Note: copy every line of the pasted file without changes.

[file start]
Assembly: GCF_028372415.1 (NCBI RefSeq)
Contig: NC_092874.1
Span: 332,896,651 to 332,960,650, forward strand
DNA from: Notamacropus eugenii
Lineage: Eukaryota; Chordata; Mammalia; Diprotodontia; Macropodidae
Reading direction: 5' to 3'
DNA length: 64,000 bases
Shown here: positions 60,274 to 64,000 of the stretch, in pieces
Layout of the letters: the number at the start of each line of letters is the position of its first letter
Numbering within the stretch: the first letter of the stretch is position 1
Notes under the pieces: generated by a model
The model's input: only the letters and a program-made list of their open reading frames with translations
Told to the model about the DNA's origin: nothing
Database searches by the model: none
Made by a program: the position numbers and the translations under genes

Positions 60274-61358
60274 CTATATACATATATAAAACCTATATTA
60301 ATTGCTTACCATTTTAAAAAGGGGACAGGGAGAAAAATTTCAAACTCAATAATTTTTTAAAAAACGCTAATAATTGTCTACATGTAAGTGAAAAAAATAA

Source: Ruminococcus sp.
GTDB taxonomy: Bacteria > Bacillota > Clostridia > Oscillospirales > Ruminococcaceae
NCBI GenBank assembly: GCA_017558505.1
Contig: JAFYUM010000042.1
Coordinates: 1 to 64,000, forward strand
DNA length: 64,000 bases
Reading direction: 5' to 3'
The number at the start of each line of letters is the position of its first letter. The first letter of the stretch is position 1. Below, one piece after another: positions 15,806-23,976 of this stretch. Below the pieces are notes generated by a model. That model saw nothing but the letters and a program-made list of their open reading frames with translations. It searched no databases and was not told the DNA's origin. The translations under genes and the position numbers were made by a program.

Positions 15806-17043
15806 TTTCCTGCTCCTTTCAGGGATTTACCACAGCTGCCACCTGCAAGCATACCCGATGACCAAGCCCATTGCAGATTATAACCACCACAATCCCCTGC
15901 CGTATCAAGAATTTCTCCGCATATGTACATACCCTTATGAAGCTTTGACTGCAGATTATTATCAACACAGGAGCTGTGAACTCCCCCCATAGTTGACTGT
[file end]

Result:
Assembly: GCF_028372415.1 (NCBI RefSeq)
Contig: NC_092874.1
Span: 332,896,651 to 332,960,650, forward strand
DNA from: Notamacropus eugenii
Lineage: Eukaryota; Chordata; Mammalia; Diprotodontia; Macropodidae
Reading direction: 5' to 3'
DNA length: 64,000 bases
Shown here: positions 60,274 to 64,000 of the stretch, in pieces
Layout of the letters: the number at the start of each line of letters is the position of its first letter
Numbering within the stretch: the first letter of the stretch is position 1
Notes under the pieces: generated by a model
The model's input: only the letters and a program-made list of their open reading frames with translations
Told to the model about the DNA's origin: nothing
Database searches by the model: none
Made by a program: the position numbers and the translations under genes

Positions 60274-61358
60274 CTATATACATATATAAAACCTATATTA
60301 ATTGCTTACCATTTTAAAAAGGGGACAGGGAGAAAAATTTCAAACTCAATAATTTTTTAAAAAACGCTAATAATTGTCTACATGTAAGTGAAAAAAATAA

Source: Ruminococcus sp.
GTDB taxonomy: Bacteria > Bacillota > Clostridia > Oscillospirales > Ruminococcaceae
NCBI GenBank assembly: GCA_017558505.1
Contig: JAFYUM010000042.1
Coordinates: 1 to 64,000, forward strand
DNA length: 64,000 bases
Reading direction: 5' to 3'
The number at the start of each line of letters is the position of its first letter. The first letter of the stretch is position 1. Below, one piece after another: positions 15,806-23,976 of this stretch. Below the pieces are notes generated by a model. That model saw nothing but the letters and a program-made list of their open reading frames with translations. It searched no databases and was not told the DNA's origin. The translations under genes and the position numbers were made by a program.

Positions 15806-17043
15806 TTTCCTGCTCCTTTCAGGGATTTACCACAGCTGCCACCTGCAAGCATACCCGATGACCAAGCCCATTGCAGATTATAACCACCACAATCCCCTGC
15901 CGTATCAAGAATTTCTCCGCATATGTACATACCCTTATGAAGCTTTGACTGCAGATTATTATCAACACAGGAGCTGTGAACTCCCCCCATAGTTGACTGT